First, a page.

It is worth noting that shear stress assessments do not seem to result in conclusions different from shear rate assessments alone [49]. This may be explained by two factors: (1) sources of error from whole blood viscosity estimates and (2) blood viscosity exhibits low intrasubject variability [50], particularly among a healthy, homogenous group. Shear rate has been used as a surrogate measure of shear stress in a number of previous studies [49–53]. Nonetheless, the relationship between vascular homeostasis and blood viscosity is complex [54]. Further study is required to determine the influence of blood velocity on shear stress estimations, particularly for populations exhibiting cardiovascular risk factors known to effect blood viscosity.

Fourth, in arteries, the velocity profile will not develop to a full parabola as a consequence of flow unsteadiness and short vessel entrance lengths. In both arteries and arterioles, the velocity profiles are actually flattened parabolas ([13], see Figure 2B). In the common carotid artery, mean wall shear stress is underestimated by a factor of 2 when assuming a parabolic velocity profile [55]. In the brachial artery, the underestimation is less pronounced, likely due to a more parabolic velocity profile in this artery, that is, (velocity profile) is closer to 2 ([55], see Figure 2A). However, this may only be true for resting conditions; occurrence of flow turbulence is possible during reactive hyperemia [56].

Fifth, for a given mean blood velocity, the flow profile can vary dramatically due to the pulsatile nature of circulation [57–59]. Blood flow pulsatility results in endothelial cells being exposed to two distinct shear stimuli during the cardiac cycle: a large rate of change (velocity acceleration) in shear at the onset of flow, followed by steady shear. *In vitro* studies suggest that these two distinct stimuli regulate short- and long-term endothelial function via independent biomechanical pathways [60–67]. Mean blood velocity is therefore unlikely to characterize the shear stimulus, particularly during hyperemic conditions.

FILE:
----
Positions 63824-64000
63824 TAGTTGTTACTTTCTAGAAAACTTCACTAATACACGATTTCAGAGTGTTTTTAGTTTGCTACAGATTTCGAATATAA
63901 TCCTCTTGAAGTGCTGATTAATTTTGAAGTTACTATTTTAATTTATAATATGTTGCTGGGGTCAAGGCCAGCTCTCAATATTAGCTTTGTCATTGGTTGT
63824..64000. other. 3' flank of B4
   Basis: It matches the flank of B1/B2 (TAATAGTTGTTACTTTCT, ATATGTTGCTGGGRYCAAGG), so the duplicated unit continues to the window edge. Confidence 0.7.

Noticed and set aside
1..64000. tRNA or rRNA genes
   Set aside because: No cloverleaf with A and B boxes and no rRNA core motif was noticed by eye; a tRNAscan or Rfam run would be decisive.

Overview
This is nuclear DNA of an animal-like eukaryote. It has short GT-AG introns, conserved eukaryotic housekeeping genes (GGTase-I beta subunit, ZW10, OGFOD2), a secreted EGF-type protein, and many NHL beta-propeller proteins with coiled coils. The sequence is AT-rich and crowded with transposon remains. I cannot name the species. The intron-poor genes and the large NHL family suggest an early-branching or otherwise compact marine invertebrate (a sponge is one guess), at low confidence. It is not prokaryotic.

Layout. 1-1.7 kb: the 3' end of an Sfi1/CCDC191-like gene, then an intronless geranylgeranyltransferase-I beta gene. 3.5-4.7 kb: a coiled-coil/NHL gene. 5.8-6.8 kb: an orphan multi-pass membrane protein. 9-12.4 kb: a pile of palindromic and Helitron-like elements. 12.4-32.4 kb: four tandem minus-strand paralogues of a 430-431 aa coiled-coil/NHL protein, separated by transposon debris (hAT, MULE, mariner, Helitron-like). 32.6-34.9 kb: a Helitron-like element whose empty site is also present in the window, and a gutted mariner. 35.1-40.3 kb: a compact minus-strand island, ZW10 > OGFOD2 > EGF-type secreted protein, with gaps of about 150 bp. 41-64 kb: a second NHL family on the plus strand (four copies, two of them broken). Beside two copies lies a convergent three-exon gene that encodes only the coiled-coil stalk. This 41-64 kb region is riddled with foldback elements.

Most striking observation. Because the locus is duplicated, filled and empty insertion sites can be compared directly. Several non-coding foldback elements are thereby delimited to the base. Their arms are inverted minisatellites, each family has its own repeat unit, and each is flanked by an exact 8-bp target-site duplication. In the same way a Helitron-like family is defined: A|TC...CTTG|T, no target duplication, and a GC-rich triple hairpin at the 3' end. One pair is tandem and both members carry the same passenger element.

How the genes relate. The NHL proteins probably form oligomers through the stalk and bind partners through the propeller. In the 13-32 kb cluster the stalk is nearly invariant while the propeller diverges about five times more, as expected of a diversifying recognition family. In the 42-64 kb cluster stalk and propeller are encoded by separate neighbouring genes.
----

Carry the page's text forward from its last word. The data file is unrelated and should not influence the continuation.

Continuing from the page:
#### 6. The Importance of the Velocity Profile to Shear Stress Mechanotransduction

The earliest studies investigating the effects of shear stress on endothelial function did so by assessing endothelial cell responses to high versus low shear stress. This was until Davies et al. [68], in 1986, provided evidence that the time-averaged shear stress alone could not explain the pathological behavior of endothelial cells exposed to complex flow patterns. Subsequent studies [57, 66, 69–75] have shown that vascular endothelial cells respond not only to the time-averaged shear stress, but respond differently to different patterns of flow.

The cyclic nature of the beating heart creates pulsatile flow conditions in all arteries. The heart ejects blood during systole and fills during diastole. These cyclic conditions create relatively simple *monophasic* flow pulses in the upper region of the aorta [76]. However, pressure and flow characteristics are substantially altered as blood circulates through the arterial tree. Figure 4 shows an example of a typical brachial artery blood velocity profile. The normal brachial arterial signal is *triphasic*, corresponding to (1) rapid blood flow during systole, (2) initial reversal of blood flow in diastole, and (3) gradual return of forward flow during late diastole.